No idea how this post is going to go (hence the title) a little known track from the late great Hari Georgeson, music copyright is owned by his estate (Dhanni and Olivia Harrison) as well as Universal Music/Apple/EMI and video is courtesy of YouTube so apologies if it doesn’t play where you are.
I had an idea today for a post and wanted to share it with you, now it may not take long as it is a very short discussion when it is one sided. The thing with a discussion is that it grows, we share ideas and then bounce off each other. With a blog it is only one person’s perspective and then we can read it and comment so the conversation starts there.
Here we have had some really hot days, temperatures up in the high teens Celsius. Today it is cloudy, rainy and the temperature has dropped to 18 C. My wife has read out a post from facebook and I would like to share it with you since I find it funny but would like to know what you think of it, feel free to use the comments to let me know if it offends you, makes you laugh or however it makes you feel:
America has a President named tRump which, here in the UK, is a polite way of saying bottom burp. Britain now has a Prime Minister who is called jOhnson and this is an American polite name for a penis.
Going with the politics for a few minutes (I promise it isn’t going to be a long winded affair today). I just read that Robert Mueller III’s sealed records have been requested, unsealed, by the House Judiciary Committee to see if there is anything contained in there they can use for impeachment. About time.
OK, this is the area I wanted to discuss now that “I Am Cait” is back on British tv, why is it that not every LGBT+ person speaking out on behalf of others receives praise for their actions from the LGBT+ community? I am asking because I don’t think it is fair. Cait is outspoken and is fighting for the same rights as every woman in the US. She is a woman and may not have been born a woman but that has no bearing at all on her gender.
If you disagree with me then tell me why you disagree, but she has been through the operations necessary to become the woman she always was. If you think that gender assignment should never be changed then tell me why you feel that way. If there was never a case for someone to be born with one set of genitals feeling that they were in the wrong body then I would probably agree with you.
I have never felt that people were wrong to be gay, after all, love is love no matter where you find it. When one of my friends came out as gay to me when I was 15 I said okay, but why are you making it a huge deal? I didn’t realise how big a deal it was in 1969, even today it is kind of a huge deal. It seems to be a bigger deal for black men than white men today, similarly for trans people to come out and date someone it takes an awful lot for them if they are black than if they are white.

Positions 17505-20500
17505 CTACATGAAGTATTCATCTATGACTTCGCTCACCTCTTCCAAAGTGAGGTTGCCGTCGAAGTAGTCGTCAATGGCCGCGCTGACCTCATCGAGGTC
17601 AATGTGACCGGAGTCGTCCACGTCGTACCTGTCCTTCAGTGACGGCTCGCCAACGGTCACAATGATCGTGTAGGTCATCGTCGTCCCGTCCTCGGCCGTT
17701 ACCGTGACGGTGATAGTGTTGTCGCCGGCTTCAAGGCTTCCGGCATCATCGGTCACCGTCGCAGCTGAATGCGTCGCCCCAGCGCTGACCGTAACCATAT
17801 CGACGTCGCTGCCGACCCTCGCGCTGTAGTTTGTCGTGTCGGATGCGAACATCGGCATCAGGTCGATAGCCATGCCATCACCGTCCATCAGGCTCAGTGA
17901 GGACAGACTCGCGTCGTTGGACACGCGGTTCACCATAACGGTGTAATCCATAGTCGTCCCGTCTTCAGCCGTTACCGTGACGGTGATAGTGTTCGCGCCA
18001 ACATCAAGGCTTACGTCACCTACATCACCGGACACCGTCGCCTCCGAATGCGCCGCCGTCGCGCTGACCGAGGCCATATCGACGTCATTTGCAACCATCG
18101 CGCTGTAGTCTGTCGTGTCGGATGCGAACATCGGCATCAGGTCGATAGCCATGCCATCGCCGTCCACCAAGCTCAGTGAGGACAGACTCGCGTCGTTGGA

I couldn’t care less about the colour of someone’s skin, to me they are a human being and deserve to be treated as such. I hate that some people on this planet look at someone and judge them on their skin colour, to my mind there are as many white criminals as black, in the USA today the chances of being found not guilty still often depends on the colour of your skin. This may be the status quo but it is not true to life. I have known white people who feel ashamed to speak of their feelings, but more blacks suffer racism than white. In the time I was living and working in London I felt I could go anywhere since going to visit a workmate (a man I called friend) one Saturday afternoon and walking down the street he lived on bouncing to the Reggae Music blasting from windows on either side of the street, until he came out and asked me what I was doing on the street. I told him I came to see him but was enjoying the music. I hadn’t noticed the crowd beginning to follow me down the street.
It was only when he waved and I turned round that I realised I had a following because they were not used to white people wandering into their area AND getting off on the music. When they all gathered round us, Glen said I was cool and they sat down with us on his door step and we talked for almost half an hour about music and the artists from Jamaica. Then Glen invited me in for a cuppa and to meet his folks. One of the most rewarding afternoons I spent in London.
As I said before, if we were together, sharing a coffee then the conversation would probably keep right on going, maybe change of topic coming up but the conversation would not be stopping here. Anyway, if you want to keep the conversation going please leave a comment and I will reply to you.